• Colonie-Schenectady Station

  • Discussion relating to the NYC and subsidiaries, up to 1968. Visit the NYCS Historical Society for more information.
Discussion relating to the NYC and subsidiaries, up to 1968. Visit the NYCS Historical Society for more information.

Moderator: Otto Vondrak

  by NYCRRson
Ok, here is a trivia test. The circa 1908 NYCRR Schenectady Passenger Station (on Erie Blvd in Schenectady) was closed up in 1969. And it was torn down in 1971. The tracks remained, but in very poor condition since the money making main line freight trains all went to Selkirk via the cutoff at Hoffman's

It was replaced with the Colonie-Schenectady Station near NY State Road #155.

I remember stopping at this station (but not leaving the train), it seemed to be out in the middle of nowhere surrounded by pine trees and consisted of a parking lot that might hold a dozen compact cars and a building about the size of a two person phone booth. I think it had one inexpensive asphalt "platform" at ground level and it required step boxes to embark/disembark the train.

Anyone have more info;

Who built the station. NYC or PC ?

Was it manned with ticket sellers during train times, or was it a "buy your ticket on the train" operation ?

Was it a scheduled stop, or a flag stop ? I don't think they did flag stops on the NYC in the late 60's ?

I would assume it did not handle checked baggage ?

GPS coordinates ?

Photos ?

Fate ? Does the building / parking lot still exist ? I see no sign of it in the satellite images.

After Amtrak built a "1970's" station in Schenectady (circa 1979) the Colonie-Schenectady station was closed up.

Maybe the Colonie-Schenectady station (starting as NYC/PC and ending as CR/Amtrak) holds the record for the shortest lived railroad passenger station in New York State History at just about 1 decade? Not counting temporary construction related "shacks".

Any info appreciated, I felt like I was lost in the far north woods of Canada whenever the train stopped there....

Cheers, Kevin
  by TCurtin
Here's what I remember of this (I'm sure others know more and I look fwd. to reading their comments here)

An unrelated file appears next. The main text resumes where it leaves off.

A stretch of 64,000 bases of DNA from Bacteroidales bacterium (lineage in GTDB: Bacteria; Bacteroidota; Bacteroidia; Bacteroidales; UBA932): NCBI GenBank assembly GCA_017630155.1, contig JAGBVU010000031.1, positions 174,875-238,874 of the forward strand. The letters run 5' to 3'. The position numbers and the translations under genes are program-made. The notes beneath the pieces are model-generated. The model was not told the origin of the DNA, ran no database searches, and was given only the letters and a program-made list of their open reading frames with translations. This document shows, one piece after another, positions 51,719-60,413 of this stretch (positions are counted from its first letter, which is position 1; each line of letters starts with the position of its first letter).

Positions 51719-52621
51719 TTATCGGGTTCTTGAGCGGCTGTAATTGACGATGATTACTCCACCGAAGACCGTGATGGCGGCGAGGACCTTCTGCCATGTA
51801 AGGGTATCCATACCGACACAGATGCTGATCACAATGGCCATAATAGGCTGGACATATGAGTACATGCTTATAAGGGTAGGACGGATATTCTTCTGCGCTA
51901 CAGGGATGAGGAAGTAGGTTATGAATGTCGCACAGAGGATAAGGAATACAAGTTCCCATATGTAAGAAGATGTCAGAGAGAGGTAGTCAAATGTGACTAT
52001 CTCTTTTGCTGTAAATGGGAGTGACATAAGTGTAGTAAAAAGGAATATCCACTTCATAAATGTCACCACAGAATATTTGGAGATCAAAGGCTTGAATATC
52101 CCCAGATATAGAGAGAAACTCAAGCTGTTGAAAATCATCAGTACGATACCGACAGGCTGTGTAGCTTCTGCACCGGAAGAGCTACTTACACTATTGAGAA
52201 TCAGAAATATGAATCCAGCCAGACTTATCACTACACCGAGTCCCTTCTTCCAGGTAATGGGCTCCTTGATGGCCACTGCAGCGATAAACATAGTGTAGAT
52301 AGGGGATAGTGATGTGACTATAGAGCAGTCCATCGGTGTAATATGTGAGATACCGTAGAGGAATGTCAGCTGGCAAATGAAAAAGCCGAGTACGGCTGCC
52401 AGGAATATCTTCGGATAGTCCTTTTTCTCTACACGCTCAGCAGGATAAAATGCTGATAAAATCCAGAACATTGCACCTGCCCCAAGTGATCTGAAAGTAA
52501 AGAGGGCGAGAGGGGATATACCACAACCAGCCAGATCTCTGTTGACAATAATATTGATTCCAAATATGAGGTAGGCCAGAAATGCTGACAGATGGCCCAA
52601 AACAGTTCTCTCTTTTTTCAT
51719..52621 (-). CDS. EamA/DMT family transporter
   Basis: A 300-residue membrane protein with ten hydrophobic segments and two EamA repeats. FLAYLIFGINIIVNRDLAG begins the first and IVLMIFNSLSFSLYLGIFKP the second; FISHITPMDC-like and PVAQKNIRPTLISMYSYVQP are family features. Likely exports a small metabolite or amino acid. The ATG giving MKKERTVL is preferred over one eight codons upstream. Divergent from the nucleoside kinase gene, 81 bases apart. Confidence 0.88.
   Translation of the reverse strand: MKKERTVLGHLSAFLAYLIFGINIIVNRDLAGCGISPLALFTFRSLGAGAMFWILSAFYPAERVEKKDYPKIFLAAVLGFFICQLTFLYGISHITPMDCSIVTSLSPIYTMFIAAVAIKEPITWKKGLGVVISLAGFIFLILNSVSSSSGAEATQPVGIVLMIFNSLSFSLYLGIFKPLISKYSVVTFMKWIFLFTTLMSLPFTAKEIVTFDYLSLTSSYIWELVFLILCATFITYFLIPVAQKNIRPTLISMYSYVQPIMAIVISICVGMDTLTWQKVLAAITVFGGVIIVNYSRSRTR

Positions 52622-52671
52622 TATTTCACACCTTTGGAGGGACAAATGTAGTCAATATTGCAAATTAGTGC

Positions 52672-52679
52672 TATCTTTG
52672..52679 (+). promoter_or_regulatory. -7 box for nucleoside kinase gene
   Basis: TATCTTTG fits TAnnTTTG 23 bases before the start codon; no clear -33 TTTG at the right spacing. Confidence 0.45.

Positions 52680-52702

Colonie-Schenectady station was built in the early PC period. It was located just east of the Carman cutoff (the track that goes over to the freight main west of Selkirk) in order to allow passenger trains to use that cutoff, and the freight main to Hoffmans, and therefore allow abandonment of the passenger main through Schenectady. From something like 1971 to 1979 that was exactly how passenger trains operated. The passenger main was never removed, however, and Amtrak reactivated it along with a new downtown Schenectady station at the same site as the old one. The last time I passed through this area on Amtrak --- about 2005 or thereabouts --- the Colonie station was abandoned but still there.
  by TomNelligan
Here's a photo that I took back in 1971 that shows part of the building. It truly was out in the middle of nowhere as compared with the old NYC station in downtown Schenectady, but when it was built PC wasn't especially interested in encouraging passengers.
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  by NYCRRson
Thanks all for the info.

I thought I remembered going over the Mohawk using the bridge at Hoffman's and then showing up at the pictured station.

That explanation makes sense. From about 69 until 79 the NYC/PC/Amtrak passenger trains went over the Mohawk River at Hoffmans. Then they took the Carman cutoff to go back to the passenger mainline and head on into Albany where they used the LAB (northern freight bridge) to cross the Hudson and arrive at the new (never existed before 69) Rensselaer station (built by PC).

That explains my recollection of going by a Huge RR served warehouse complex. It was very large, many many city blocks, It was the Voorheesville Army Depot, which is now the Rotterdam Industrial Park. I looked for that along the passenger mainline on the satellite photos and could not find it. Now it makes sense, it is along the freight mainline to Selkirk. Only folks that took the train from 69-79 would have seen it from a passenger train.

Others on the New York State board agree on the location. It was memorable since all the other stations were either big old NYC stations or new PC/Amtrak stations near "downtown" areas, or freight yards (Dewitt). The station at Colonie was really in the boonies.

And for the folks that lament the "plain old" "AMshack" stations there was a precedent, the "PCshack" station.

Cheers, Kevin.
  by Paul1705
Perhaps there should again be a station in Colonie or nearby to serve the western side of the Albany metro area.
  by PhilBob1
Have to agree with NYCRRson on location and the description of the station. I departed from this outpost in summer of 1971, I believe, for Albuquerque, New Mexico. It was indeed a shelter the size of a two person phone booth, not the building depicted in the later photo. Not sure where that was. The station had no services, no agent, nothing. Just a shack and a parking lot in the middle of nowhere.